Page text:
All posts by stymaster

The Park Inn

Woodsetton:

This is the Holdens brewery tap. We only visited because it looked nice and a small child was driving us mad on the bus, but it’s a fine pub- big, outside space, and pleasant staff, together with great beer.

We didn’t try the food, but prices looked good, and the staff were great. Beer, as expected, was great too. The interior was a bit modern chain-pub, but in fact the pub was a good deal more pleasant.

The Bottle and Glass

Black Country Living Museum, Dudley:

Originally from Brierly Hill Rd, Brockmore, backing on to the canal, this pub was taken and rebuilt at the museum where it continues to not serve lager “it’s not been invented yet” :-). It’s a nice place, a genuine timewarp (though you can get timewarp without paying for admission), and the beer, cider, and cobs were all fine, and the staff pleasant. No real glasses outside, sadly, but otherwise no complaints. Staff pleasant, prices OK for captive audience, decent outside space on a gorgeous hot day.

The Old Forge

Inverie, Knoydart Peninsula:


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The remotest pub in mainland Britain, only accessible by a 20 mile hike or by boat. There are roads, but they’re not connected to the main UK road network.

I was a bit dissapointed, perhaps because of high expectations: the pub’s site bigs up the real ale, but there was only one on offer (which was fine, but not one I was keen on), the wine seemed a bit duff and while the food looked good, it was a bit over the top for lunchtime, which is the easiest time to visit, so we went to a tearoom for lunch instead. Staff were fine though, and there was decent lager.

The Grog and Gruel

Fort William:


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First impressions weren’t doing it for me: I was expecting a sub-Wetherspoon pub, and inside was dark on a very bright sunny day (and no outside space, sadly- a couple of tables in the pedestrianised High St would be great) but I was very wrong: the staff were friendly, the beer was great (a choice of ale including a fine IPA whose name escapes me) and the food other customers had looked good, and this was the closest to a proper traditional pub we got to in the Highlands this week.

The Ben Nevis Bar

Fort William:


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Fronting on to the High St, this large pub has a rear terrace with a fine view of the A82 dual carriageway Loch Linnhe. Ok, it has a view of both, but look up and you can shut out the A82.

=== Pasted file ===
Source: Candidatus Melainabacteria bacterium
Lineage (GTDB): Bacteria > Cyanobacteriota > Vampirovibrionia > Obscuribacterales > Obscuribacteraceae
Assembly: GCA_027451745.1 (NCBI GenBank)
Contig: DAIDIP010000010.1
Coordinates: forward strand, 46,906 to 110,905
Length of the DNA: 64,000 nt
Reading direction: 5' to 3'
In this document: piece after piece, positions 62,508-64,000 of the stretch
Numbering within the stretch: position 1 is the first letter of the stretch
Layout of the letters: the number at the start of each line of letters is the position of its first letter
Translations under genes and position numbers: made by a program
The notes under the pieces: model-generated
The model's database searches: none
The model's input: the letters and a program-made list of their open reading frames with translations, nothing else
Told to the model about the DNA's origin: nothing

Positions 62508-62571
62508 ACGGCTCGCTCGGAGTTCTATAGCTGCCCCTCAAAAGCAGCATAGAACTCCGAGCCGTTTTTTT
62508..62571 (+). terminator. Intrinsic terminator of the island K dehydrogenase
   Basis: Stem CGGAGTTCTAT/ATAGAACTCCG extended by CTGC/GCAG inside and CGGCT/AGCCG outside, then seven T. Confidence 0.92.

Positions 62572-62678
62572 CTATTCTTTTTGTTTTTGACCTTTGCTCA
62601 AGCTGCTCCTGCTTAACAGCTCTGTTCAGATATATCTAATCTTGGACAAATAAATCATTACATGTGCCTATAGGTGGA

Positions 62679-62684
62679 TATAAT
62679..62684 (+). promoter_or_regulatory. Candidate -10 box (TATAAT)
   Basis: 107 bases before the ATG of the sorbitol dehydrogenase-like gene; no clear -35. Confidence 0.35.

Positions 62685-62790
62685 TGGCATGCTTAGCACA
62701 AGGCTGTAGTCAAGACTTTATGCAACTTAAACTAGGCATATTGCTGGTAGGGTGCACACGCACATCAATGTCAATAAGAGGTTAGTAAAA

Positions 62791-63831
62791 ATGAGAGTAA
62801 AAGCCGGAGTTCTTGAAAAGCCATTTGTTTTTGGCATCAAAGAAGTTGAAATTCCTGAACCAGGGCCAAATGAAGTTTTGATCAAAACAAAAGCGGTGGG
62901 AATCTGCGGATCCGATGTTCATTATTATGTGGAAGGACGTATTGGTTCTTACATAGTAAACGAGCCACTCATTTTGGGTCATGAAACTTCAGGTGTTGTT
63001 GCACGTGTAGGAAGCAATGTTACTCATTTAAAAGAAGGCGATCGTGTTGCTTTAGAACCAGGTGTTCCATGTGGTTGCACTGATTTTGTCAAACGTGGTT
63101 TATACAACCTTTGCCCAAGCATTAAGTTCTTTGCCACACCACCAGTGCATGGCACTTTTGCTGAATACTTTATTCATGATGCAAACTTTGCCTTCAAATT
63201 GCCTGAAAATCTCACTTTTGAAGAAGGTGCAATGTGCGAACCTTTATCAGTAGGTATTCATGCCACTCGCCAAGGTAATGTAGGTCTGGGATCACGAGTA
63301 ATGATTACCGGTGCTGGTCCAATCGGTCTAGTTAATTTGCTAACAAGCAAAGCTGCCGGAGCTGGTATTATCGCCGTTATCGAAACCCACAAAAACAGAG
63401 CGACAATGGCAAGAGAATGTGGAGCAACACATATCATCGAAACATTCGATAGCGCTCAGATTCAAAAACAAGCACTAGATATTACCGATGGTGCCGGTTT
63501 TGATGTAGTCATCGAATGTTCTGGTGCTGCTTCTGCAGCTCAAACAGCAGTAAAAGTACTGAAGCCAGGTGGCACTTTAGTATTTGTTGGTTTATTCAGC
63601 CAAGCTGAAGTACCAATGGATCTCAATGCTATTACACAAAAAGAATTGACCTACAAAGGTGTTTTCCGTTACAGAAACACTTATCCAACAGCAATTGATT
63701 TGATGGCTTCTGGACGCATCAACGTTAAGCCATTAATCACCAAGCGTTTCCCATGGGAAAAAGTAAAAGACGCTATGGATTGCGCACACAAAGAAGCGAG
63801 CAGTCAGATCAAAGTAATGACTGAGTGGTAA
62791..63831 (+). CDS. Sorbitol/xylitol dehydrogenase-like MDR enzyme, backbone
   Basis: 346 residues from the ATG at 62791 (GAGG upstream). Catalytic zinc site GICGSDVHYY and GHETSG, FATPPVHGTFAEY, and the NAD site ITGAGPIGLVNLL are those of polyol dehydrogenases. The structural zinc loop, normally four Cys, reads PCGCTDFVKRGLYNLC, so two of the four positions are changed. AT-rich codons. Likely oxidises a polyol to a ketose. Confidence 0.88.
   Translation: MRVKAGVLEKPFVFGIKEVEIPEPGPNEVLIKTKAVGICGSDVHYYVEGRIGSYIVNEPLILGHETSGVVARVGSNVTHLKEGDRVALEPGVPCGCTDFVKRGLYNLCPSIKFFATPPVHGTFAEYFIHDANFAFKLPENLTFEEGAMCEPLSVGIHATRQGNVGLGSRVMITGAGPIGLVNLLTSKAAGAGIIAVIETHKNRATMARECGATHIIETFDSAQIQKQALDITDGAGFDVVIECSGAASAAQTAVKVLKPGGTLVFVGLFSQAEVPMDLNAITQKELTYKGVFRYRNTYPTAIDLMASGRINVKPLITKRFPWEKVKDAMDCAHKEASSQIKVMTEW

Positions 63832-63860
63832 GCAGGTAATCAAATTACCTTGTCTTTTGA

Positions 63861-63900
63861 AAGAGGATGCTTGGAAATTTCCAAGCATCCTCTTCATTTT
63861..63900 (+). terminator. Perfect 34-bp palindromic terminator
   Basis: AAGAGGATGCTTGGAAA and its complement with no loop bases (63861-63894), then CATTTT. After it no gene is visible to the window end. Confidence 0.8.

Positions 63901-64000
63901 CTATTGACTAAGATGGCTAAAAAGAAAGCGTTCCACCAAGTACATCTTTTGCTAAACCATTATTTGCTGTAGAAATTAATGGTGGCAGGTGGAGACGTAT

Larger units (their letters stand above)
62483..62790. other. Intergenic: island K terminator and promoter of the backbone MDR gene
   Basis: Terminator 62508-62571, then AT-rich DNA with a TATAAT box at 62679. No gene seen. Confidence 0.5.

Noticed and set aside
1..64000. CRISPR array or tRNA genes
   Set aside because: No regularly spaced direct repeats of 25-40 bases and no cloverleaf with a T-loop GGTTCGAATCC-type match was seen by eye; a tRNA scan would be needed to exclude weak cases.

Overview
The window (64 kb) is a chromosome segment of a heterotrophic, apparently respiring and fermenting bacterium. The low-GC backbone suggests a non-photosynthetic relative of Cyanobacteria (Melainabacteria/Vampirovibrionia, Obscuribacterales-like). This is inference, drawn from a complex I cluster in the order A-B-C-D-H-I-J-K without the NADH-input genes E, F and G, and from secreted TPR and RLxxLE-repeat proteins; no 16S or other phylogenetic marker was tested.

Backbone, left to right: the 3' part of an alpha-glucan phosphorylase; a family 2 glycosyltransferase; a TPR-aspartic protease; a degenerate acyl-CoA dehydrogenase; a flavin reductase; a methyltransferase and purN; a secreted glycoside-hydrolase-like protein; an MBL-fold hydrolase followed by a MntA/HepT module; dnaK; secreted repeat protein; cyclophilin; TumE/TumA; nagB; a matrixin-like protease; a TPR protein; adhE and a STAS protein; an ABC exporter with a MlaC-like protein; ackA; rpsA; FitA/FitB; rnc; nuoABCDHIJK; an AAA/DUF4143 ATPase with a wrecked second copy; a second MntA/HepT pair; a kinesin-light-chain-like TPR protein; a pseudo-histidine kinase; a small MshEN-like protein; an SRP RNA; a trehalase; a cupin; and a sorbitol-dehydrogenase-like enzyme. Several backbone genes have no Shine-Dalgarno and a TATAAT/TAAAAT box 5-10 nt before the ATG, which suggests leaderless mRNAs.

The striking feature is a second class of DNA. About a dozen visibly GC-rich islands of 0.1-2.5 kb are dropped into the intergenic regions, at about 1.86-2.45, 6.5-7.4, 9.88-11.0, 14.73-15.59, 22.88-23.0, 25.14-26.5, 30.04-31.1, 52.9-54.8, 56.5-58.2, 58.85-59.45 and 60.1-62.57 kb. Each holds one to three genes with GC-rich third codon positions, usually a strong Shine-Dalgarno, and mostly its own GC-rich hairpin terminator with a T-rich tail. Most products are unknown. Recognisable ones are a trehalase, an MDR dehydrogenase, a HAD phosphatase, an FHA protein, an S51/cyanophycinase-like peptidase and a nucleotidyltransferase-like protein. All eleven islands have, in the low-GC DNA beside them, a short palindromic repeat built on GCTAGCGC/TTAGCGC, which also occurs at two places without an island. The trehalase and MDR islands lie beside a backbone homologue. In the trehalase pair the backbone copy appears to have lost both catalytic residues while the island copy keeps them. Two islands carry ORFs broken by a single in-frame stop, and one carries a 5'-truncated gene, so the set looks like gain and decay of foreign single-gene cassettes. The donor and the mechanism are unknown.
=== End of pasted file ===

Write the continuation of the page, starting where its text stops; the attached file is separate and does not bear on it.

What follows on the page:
There was ale, but sadly only 1, and that a dark one, so our stay was shorty than otherwise: staff were pleasant, food was good value and, joking aside, the terrace at the back does have a good view.

The Marine

Mallaig:


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We’ve had hotels on pubblog before, and the difficulty for me is deciding if they’re sufficiently pub-like: pure hotel bars don’t get listed.

This is the reverse: It calls itself a hotel, has rooms available, and the website lists a menu, but it seems they’ve stopped doing food, and this place just feels like a local’s pub: a bit rough and ready, but pleasant and lively. No ale, but decent lager and very friendly staff.

The Steam Inn

Mallaig:


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Just down the street from The Chlachain Inn, this has a restaurant attached, but you can just eat in the bar. Again, it’s not that traditional inside- much less than you’d expect, but there was ale, great food (including curry!) and a friendly welcome. There’s a TV and jukebox but you can hear over them. Prices OK- food expensive, but that’s true everywhere in town.

The Clachain Inn

Mallaig:


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The first pub we came to in Mallaig. First impressions outside were good, inside less so: the decor is less traditional inn, more 90s cafe bar, and there were small children running about and dropping pool cues. Beer was good though.

A second visit was much better: we were expecting the decor, and no brats evident. Great beer, fantastic food, and a warm welcome (and warm coal fire) made it a pleasant visit.